Graphic LiveLighter 'sugary drinks' and 'toxic fat' ads are back, urging to stop the rot
Heart Foundation ACT and the Australian Dental Association (ADA) NSW have come together to fight the issue of sugary drinks leading to unhealthy weight and tooth decay of adults in the ACT.
Nearly half of ACT adults aged 25 years and over consume sugary drinks every week and nearly 30,000 Canberrans consume them every day.
The World Health Organisation recommends that we should consume no more than 12 teaspoons of added sugar in a day. A regular 600ml bottle of soft drink contains 16 teaspoons of sugar – 30 per cent more sugar than the daily recommendation in one drink. “A person drinking just one of these a day will consume more than 23 kilograms of sugar in one year. That’s likely to result in an estimated weight gain of 10.5 kilograms, if no other changes are made, that could lead to a raft of other health issues,” Heart Foundation CEO, Tony Stubbs stated.
ADA Member and local Canberra dentist, Dr Nick Jowitt, says the amount of hidden sugar in food and drinks is alarming. “You wouldn’t eat 16 teaspoons of sugar, so why drink it? Every day in my practice, I see the damage high levels of added sugar can do to dental health and the impact it has on overall health. Stopping drinking sugar is an easy change people can make today – and one that will have immediate health benefits.”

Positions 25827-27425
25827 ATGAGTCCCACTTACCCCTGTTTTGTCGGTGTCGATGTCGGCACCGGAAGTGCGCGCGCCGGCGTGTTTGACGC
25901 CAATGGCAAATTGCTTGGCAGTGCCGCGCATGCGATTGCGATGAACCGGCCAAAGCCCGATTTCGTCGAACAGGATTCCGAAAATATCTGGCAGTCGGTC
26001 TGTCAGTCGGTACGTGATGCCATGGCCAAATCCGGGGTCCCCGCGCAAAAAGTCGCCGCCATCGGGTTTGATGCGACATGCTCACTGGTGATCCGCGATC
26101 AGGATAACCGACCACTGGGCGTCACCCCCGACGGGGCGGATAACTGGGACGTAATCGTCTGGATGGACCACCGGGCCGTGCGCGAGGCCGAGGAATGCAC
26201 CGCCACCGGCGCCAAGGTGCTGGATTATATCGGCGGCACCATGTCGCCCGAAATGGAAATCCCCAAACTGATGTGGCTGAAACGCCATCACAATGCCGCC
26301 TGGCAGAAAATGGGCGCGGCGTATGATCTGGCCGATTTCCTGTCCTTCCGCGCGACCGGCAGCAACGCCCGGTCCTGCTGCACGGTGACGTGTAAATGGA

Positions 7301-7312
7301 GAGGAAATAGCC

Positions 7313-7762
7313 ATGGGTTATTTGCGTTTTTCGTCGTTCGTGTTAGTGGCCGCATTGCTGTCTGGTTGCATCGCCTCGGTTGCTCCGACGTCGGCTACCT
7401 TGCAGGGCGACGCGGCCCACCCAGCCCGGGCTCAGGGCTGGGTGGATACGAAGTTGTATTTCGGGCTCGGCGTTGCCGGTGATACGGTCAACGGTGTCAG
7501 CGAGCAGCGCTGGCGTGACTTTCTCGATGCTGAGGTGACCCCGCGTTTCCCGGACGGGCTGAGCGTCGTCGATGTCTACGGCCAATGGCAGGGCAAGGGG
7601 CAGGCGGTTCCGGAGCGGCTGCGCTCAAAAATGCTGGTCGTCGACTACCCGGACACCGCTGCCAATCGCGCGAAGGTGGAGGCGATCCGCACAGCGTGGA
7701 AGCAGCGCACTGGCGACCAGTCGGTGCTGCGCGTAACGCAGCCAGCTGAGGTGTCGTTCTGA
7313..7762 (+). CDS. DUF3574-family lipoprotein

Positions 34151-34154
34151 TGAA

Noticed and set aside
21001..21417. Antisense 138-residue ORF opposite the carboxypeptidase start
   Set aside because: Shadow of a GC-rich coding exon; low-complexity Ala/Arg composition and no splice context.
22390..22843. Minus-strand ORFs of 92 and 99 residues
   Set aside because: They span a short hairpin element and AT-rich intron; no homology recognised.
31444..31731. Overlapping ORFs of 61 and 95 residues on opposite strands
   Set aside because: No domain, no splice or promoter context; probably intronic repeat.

Despite being largely preventable, tooth decay is the most prevalent health problem among Australians and the second most costly diet-related disease in Australia, with an economic impact comparable to heart disease and diabetes. More than 90% of Australian adults experience tooth decay during their life and three out of ten adults have untreated tooth decay.
“The high levels of tooth decay among adults and the impact of poor oral health on overall health is particularly concerning, especially because dental decay is preventable,” said Dr Sabrina Manickam, President of ADA NSW.
Australia is among the top ten countries in the world for per capita consumption of soft drink. Australians are very high consumers of sugary drinks. Frequent consumption of sugar is the main dietary cause of tooth decay. Preventing tooth decay can be as simple as controlling the consumption of sugar food and drinks. “The simplest way to start is to stop drinking sugar and stop the rot. We are urging people to swap soft drink, sports drink and sugar-sweetened juices for water,” Dr Manickam said.
Hard-hitting ‘sugary drinks’ focus TV advertisements showing graphic images of the serious damage being overweight can cause to internal organs will screen across the ACT again from Sunday 16th October 2016 on ACT commercial television, cinema, digital and social media channels.
This is the third phase for LiveLighter, a public health education campaign being delivered by the Heart Foundation ACT, with funding from the ACT Government Healthy Canberra Grant in support of the Healthy Weight Initiative. To find out more or to view the advertisements, visit www.livelighter.com.au.